By Sumita Layek
May 7, 2023 - Indian private-sector producer Tata Steel expects a better year for steel demand on the back of infrastructure and automobile sector growth but said there is "some fragility" in the international markets.
The steelmaker said there is a lot of acceleration in the infrastructure sector as there is a push to complete projects and its customers in construction companies have full orderbooks. Commercial spaces and demand for commercial and passenger vehicles are also strong. But the residential market is still a mixed bag, while sectors that are dependent on export markets are a little fragile.
"We feel that this year should end up better than last year for us because overall, we don't see the volatility that we saw last year when coal prices went to $650/t and then dropped and steel prices went to $800-900/t and then dropped. It's a little bit more within the normal band of $500/t to $700/t that is fluctuating," Tata Steel chief executive and managing director TV Narendran said.
"Globally… on the demand side, a lot depends on what happens in China. India continues to have strong demand growth," Narendran said.
He further added that China is shifting to a more consumption-led growth, which need not be as steel intensive as the traditional investment-led growth that it had previously. And higher Chinese steel production and exports of around 8mn t in March had an impact on global sentiment as an additional 2mn t of steel came at a time when the rest of the word was still a little fragile.
Coking coal prices have also softened as China does not need to buy the same amount from Australia as earlier, but steel mills in China are operating at lower margins and unless coal prices go below $200/t, there is not enough room for steel prices to drop. Exports at the same levels as in March can also trigger trade restriction measures, he said.
The firm sees a reduction in coking coal costs by $10/t in April to June as the mill will consume older stocks, but those costs can reduce by up to $25/t in the next quarter. Tata imports about 8mn-10mn t of coking coal for Indian operations for a full fiscal year.
Tata's net sales realisations improved by 1,700 rupees/t during January to March and it expects steel prices to rise by about Rs1,000-1,200/t this quarter compared with the first quarter.
Tata said it undertook planned shutdowns in multiple sites for a few days in India during April-June, which will bring down volumes by 400,000t from January-March.
The firm has commissioned the cold rolling pickling line and tandem cold mill that is part of the 2.2mn t cold rolling complex in Kalinganagar, Odisha, and cold-rolled coils (CRC) are now being produced, improving the product mix at the plant.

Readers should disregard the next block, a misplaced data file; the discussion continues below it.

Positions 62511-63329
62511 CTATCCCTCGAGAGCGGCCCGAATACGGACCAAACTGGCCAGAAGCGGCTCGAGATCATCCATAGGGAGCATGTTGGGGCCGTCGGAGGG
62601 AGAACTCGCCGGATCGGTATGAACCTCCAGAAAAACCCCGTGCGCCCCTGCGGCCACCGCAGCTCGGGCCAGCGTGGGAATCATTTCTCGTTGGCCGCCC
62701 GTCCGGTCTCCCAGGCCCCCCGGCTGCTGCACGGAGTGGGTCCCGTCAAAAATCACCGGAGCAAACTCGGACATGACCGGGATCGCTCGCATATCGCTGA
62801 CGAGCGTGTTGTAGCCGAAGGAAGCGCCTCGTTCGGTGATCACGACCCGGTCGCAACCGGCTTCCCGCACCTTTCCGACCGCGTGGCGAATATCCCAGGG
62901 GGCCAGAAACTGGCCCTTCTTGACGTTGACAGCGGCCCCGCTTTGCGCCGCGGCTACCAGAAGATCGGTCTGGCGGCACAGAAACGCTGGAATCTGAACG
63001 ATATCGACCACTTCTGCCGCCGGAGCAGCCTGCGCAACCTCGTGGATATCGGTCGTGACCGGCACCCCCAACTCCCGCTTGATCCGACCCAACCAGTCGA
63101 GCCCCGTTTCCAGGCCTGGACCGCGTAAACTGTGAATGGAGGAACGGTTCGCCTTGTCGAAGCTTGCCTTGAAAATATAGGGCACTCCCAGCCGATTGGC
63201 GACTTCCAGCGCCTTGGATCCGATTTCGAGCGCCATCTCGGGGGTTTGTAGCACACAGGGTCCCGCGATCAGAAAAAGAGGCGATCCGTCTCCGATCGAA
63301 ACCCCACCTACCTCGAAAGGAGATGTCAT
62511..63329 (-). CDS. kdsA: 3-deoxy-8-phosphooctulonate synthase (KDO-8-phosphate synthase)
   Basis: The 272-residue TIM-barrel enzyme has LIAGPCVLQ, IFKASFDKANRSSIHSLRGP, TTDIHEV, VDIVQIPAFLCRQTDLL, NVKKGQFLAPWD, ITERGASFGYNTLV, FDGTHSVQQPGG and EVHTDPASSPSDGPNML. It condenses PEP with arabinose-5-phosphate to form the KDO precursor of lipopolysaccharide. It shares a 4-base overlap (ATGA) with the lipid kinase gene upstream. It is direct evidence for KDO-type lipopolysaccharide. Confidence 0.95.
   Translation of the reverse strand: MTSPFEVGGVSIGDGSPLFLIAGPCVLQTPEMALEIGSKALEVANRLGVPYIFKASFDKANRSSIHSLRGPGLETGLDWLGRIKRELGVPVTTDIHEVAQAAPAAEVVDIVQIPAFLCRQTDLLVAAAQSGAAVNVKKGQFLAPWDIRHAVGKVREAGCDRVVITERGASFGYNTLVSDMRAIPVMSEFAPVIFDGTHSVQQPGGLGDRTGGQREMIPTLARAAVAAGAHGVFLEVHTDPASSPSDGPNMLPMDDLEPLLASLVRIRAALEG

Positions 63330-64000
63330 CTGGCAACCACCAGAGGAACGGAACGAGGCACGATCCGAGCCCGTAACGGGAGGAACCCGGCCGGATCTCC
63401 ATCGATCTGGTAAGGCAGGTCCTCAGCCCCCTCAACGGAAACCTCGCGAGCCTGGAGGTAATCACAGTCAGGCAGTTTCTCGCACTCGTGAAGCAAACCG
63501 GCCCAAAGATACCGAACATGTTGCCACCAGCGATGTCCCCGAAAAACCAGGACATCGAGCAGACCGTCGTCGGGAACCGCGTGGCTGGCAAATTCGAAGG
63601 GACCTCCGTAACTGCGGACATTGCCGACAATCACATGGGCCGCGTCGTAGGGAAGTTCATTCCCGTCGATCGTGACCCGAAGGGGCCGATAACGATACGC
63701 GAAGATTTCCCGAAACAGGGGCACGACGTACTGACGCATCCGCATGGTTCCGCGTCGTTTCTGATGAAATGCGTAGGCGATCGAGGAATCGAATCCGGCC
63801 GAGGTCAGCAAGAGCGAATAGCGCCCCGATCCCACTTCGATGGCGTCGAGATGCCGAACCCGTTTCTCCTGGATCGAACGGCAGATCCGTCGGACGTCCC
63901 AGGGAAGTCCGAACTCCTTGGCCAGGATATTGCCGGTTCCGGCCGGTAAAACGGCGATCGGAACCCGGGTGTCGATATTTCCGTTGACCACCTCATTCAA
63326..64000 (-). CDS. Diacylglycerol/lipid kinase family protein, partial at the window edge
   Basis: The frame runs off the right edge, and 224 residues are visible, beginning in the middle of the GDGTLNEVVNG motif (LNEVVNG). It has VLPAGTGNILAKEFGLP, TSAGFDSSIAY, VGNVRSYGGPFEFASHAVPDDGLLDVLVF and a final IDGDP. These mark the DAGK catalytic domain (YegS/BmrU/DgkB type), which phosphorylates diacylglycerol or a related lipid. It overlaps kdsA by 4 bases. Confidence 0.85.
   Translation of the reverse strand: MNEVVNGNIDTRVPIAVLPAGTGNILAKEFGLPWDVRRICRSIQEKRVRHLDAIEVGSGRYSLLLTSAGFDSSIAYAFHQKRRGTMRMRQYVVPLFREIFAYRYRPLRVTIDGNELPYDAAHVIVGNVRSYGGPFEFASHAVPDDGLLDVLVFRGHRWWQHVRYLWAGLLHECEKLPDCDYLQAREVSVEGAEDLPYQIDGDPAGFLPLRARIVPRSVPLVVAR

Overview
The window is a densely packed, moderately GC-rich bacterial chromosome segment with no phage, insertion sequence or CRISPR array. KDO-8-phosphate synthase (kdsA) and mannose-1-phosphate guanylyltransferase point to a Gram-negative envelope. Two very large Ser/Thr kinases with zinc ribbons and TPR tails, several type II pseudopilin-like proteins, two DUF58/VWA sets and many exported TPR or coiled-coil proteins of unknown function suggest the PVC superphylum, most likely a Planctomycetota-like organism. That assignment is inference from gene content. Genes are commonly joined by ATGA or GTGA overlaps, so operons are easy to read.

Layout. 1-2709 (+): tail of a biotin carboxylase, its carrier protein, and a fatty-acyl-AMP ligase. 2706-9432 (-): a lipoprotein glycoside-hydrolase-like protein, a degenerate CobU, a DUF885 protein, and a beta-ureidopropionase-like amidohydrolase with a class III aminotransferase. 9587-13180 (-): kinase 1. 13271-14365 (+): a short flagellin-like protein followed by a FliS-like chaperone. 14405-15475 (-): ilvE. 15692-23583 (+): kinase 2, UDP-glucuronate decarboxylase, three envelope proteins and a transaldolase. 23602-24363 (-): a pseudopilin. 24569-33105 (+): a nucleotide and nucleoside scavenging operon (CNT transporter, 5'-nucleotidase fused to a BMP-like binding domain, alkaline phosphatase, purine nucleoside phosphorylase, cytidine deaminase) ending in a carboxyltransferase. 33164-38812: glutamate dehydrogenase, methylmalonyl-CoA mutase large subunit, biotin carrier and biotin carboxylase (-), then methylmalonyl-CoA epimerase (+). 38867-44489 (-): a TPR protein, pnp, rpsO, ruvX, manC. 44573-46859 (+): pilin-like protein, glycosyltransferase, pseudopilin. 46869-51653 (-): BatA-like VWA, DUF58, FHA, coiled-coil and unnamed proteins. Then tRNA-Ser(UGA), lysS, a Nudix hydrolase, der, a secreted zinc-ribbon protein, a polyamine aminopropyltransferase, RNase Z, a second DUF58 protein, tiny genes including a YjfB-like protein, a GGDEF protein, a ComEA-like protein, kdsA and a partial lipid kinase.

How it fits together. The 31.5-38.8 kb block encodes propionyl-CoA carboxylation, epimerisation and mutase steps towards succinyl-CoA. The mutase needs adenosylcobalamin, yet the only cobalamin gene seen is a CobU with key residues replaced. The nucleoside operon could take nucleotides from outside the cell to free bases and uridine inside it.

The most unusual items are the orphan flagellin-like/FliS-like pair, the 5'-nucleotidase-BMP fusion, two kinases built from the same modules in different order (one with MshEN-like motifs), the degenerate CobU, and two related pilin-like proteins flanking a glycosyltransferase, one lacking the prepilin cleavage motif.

It will add another caster in the steel melt shop that will produce a couple of hundred thousand tonnes this year by better utilising the existing blast furnace. The new 5mn t blast furnace at the plant is expected to come on line in the next 12 months and will be ramped up by fiscal year 2025-26.
Tata said it does not see any volume pressure arising from the increase in flat product production as most of the hot-rolled coil (HRC) will get converted into CRC and demand for CRC will remain strong because of auto demand and other applications. The 7mn-8mn t/yr growth in the domestic market along with a strategic option of 10-15pc exports will keep demand and supply balanced.
The continuous annealing line and the continuous galvanising line at the plant will be progressively commissioned in the next year. The firm is well placed to more than double the operations for long products by fiscal year 2030 on multi-location growth.
The firm also commissioned a 6mn t pellet plant that will help reduce costs by Rs8bn-10bn/yr. It plans to produce all the iron ore needed in the plant itself. It currently has 38mn t of iron ore production and will keep expanding so as not to purchase any iron ore or pellets from external sources.
It has 15-20pc coverage of coking coal through domestic mines and is in the middle of an expansion of West Bokaro to 10mn t of raw coal from 6mn t that will convert to 4mn-5mn t of clean coal.
Hydrogen Injection For Steelmaking
The firm trial injected hydrogen at its 550m³ blast furnace in Jamshedpur last month. The experiment is still in the early stages and it will provide data to move to the next level of scale, but large-scale use of hydrogen for steelmaking is still a few years down the line especially because of higher costs.
The firm said availability of natural gas at a large scale or hydrogen in India could take 10-15 years and rather than being static it is looking at various options to lower carbon emissions. The injection of hydrogen in its blast furnace can replace some of the pulverised coal injection and bring down coke rates by 10-15pc.
Tata said the hydrogen used for the trial cost about $12/kg and significant advantage will come only if costs came down to $4-5/kg or around $2/kg or less for DRI-based steel making, but it has not received any support from the government to procure hydrogen at a lower cost so far.